But he adds that this is only promising if testing is systemically and comprehensively carried out at schools and companies. The scientist says the hope that you can reduce the number of cases by means of tests is “baloney.”
Still, that hasn’t stopped politicians from flooding the country with model projects amid the third wave. In the city of Weimar, for example, shops opened up last week for three days for people who could produce a negative coronavirus test from the same day – a move that wasn’t accompanied by any scientific measurement of its efficacy. The municipal administration in the town of Villingen-Schwenningen in the state of Baden-Württemberg says it wants to open all “possible” areas for people who have submitted to tests. Volunteers would collect the scientific data. North Rhine-Westphalia has already included a provision in its state corona ordinance that would make shopping possible for people with a negative result.
Austria has taken a more systematic approach. There, mass tests for the coronavirus have been conducted in recent months in huge field tests. School children have been tested on a regular basis in the country since the beginning of February. Vienna now offers four high-quality PCR corona tests a week, free of charge, to the city’s 1.9 million inhabitants.
The PCR test project is to be expanded to the rest of Austria in the future. Niki Popper, a mathematician and simulation researcher at the Vienna University of Technology, has been conducting a scientific study of the field tests. “Our model works,” he says, “but only up to a point.” He says that testing is one factor that has clearly helped slow the increase in cases. The country is nevertheless facing new measures for containing the disease.
“The virus can’t just be tested away,” says Michael Wagner of the University of Vienna, the scientific coordinator of an Austria-wide school study. This is also because the rapid antigen tests still don’t deliver results that are good enough. According to a review by Cochrane — a network of researchers, which reviewed and evaluated all the important studies available on the subject — the tests fail to detect an average of 40 percent of people who are infected but asymptomatic.
Sobering Data from Austria
Pooled PCR tests, meanwhile, have proven to be much more accurate. They are particularly well-suited to schools and daycare centers. Before meeting in the classroom or group rooms, children can gargle and spit into a collection container. If the virus is detected in a pooled test, then the pupils in that pool are then given a second test individually. These tests have already been used on a trial basis at a few schools in Bavaria.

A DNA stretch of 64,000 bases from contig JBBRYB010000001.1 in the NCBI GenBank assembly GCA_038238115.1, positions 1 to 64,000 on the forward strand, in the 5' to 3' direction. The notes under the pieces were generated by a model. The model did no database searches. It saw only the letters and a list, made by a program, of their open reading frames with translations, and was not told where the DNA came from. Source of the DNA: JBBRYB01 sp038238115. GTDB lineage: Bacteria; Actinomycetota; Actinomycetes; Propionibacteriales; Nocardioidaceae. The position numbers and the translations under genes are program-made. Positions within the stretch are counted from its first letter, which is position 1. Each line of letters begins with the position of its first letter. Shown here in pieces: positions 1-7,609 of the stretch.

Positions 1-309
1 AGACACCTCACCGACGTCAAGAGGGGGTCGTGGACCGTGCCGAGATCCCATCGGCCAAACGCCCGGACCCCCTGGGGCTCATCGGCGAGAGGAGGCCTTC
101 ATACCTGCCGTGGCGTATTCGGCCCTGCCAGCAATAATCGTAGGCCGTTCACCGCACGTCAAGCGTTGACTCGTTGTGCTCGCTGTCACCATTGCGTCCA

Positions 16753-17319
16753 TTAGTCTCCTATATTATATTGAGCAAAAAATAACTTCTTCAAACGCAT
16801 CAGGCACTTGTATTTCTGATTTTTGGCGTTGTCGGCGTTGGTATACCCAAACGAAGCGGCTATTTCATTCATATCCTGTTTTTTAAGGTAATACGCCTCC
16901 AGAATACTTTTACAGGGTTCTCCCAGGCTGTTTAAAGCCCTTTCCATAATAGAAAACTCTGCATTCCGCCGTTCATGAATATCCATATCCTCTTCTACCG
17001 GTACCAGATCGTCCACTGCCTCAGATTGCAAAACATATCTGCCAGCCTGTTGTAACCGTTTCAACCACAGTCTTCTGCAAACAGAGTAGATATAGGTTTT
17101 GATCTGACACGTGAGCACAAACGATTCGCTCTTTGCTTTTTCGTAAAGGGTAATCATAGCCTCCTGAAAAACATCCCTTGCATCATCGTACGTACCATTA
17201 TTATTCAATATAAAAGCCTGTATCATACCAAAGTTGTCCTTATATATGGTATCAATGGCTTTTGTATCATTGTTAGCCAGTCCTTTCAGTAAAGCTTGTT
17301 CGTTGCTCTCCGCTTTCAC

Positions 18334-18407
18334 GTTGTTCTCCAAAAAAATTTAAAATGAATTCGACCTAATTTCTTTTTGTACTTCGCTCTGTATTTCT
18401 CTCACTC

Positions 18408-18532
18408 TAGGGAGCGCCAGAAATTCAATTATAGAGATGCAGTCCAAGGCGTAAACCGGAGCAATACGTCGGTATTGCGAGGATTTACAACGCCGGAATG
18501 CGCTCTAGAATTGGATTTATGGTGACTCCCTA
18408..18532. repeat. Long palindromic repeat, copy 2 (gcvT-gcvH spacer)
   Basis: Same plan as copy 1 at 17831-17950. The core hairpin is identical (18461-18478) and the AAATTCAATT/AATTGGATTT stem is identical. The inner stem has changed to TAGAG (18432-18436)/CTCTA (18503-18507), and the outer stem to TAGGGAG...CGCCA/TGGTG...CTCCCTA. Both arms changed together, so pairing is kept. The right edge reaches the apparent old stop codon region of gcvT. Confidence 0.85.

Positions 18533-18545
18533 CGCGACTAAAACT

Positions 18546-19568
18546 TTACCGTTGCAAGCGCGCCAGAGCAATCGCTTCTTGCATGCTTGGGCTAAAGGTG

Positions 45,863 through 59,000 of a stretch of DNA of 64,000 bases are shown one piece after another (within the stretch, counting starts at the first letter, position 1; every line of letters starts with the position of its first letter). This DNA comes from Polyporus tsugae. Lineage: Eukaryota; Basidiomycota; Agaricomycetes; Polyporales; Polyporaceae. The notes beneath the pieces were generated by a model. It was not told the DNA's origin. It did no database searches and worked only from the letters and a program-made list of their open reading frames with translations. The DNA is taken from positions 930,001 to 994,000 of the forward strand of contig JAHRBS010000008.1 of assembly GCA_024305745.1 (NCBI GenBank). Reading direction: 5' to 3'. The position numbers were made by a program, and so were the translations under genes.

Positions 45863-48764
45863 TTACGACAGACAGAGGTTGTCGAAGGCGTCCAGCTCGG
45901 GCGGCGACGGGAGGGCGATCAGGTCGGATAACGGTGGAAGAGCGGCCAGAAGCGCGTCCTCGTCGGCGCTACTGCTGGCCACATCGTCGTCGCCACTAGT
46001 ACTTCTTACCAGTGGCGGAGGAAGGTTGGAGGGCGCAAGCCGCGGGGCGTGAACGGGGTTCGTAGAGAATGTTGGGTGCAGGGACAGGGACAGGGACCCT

But the sobering data from Austria shows that even regular testing can only really serve as a complementary measure. Despite the mass testing of pupils, the infection rate there increased massively in the age groups between 5 and 14; and in states like Vienna or Burgenland, the average infection rate reached over 400 per 100,000. Meanwhile, Wagner, the microbiologist, was able to compare the antigen test data with data from a school study to determine how many infected children can be tracked using this test strategy – “one-fifth of the elementary school children and a quarter of those in the higher grades,” he estimates.
The situation in workplaces is equally murky. Coronavirus tests are supposed to be deployed there to interrupt chains of infection as early as possible, but no one has any reliable estimate of how many companies are already offering these tests to their employees.
Small- and medium-sized businesses are having trouble just sourcing enough tests for their workers. Meanwhile, larger companies are facing logistical problems. At major industrial corporations like Volkswagen, several thousand employees start work at the same time when they change shifts in a single plant.